Private contractors key to firefighting |

Private contractors key to firefighting

U. Earl Dunn

Nearly two years ago, a flat tire on a trailer resulted in sparks where metal struck pavement. The sparks quickly developed into a wildfire that took nearly a week to control and, in the effort, saw 600 firefighters, five air tankers and six helicopters mustered to battle in what came to be known as the Red Rock Fire. It burned some 12,000 acres north of Reno near Hallelujah Junction.

The amassing of firefighters and equipment, including air tankers and helicopters, did not happen by accident. Calling the shots were federal personnel housed near the Minden airport at the Sierra Front Interagency Dispatch Center.

The center, an effort of the Nevada Division of Forestry, the Bureau of Land Management, the Bureau of Indian Affairs and the U.S. Forest Service, has jurisdiction to battle wildfires from Doyle, Calif., to Mono Lake, and from the eastern shores of Lake Tahoe to Austin and Tonopah.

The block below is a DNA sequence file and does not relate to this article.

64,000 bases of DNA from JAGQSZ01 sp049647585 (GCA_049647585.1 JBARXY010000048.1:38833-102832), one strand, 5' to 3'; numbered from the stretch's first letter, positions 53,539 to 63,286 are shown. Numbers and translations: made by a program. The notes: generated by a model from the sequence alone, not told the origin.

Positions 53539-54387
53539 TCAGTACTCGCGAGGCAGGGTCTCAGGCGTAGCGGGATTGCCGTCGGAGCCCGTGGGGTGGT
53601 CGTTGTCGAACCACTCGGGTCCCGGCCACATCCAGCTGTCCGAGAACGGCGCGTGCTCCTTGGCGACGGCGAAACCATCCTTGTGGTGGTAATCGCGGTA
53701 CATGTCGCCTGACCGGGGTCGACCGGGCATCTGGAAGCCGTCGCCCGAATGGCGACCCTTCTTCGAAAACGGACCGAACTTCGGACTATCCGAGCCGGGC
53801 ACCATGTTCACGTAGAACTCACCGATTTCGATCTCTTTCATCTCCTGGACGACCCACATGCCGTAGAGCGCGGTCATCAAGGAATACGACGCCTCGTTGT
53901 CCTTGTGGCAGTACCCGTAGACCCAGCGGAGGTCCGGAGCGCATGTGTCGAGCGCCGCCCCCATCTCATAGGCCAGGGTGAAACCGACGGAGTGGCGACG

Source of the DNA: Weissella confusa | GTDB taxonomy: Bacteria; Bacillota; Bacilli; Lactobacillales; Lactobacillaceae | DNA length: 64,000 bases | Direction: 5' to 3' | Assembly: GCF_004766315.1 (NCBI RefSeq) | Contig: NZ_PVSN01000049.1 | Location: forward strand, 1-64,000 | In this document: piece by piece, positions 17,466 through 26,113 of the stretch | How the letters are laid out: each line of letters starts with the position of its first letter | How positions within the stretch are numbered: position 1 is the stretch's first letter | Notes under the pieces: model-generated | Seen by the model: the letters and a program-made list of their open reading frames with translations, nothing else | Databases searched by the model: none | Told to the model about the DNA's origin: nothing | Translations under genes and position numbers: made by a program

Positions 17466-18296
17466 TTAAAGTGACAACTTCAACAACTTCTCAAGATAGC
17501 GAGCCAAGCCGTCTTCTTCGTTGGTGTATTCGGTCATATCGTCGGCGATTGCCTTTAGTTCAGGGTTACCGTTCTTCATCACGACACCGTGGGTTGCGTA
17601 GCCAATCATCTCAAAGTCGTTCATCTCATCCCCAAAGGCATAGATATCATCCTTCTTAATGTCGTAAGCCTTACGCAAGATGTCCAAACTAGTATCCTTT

Until three years ago, the Minden airport also served as a base for large air tankers, but budget contractions forced the federal agencies to consolidate tanker operations at the Reno Stead airport where it holds a long-term lease. At one time, certain federal agencies actually owned and operated some of the large air tankers. Today, the government no longer owns tankers but contracts with private companies such as Minden Air Corp., a 20-year-old company headquartered in Minden.

The aircraft used by these companies are constantly on the move. Recently, many were in use fighting a massive wildfire in west Texas.

Mark Struble, public affairs spokesman in Carson City for the BLM, says all the single-engine tankers used today are brought in on an on-call basis. “They are not paid to sit on the ground here if our fire danger doesn’t warrant it,” he says.

Shane Charley, a BLM aviation manager who oversees aircraft needs out of both Minden and Winnemucca, says a complex protocol to put aircraft into the battle against wildfire works well.

“If we need an air tanker in here and there are two vendors available, I have the authorization to choose what we call the best value for the government,” he says. “That means if we have used that same pilot before, even though he and the aircraft may be more expensive, we can order him because he has more local knowledge. And that is extremely important; we always prefer guys who have more experience.”


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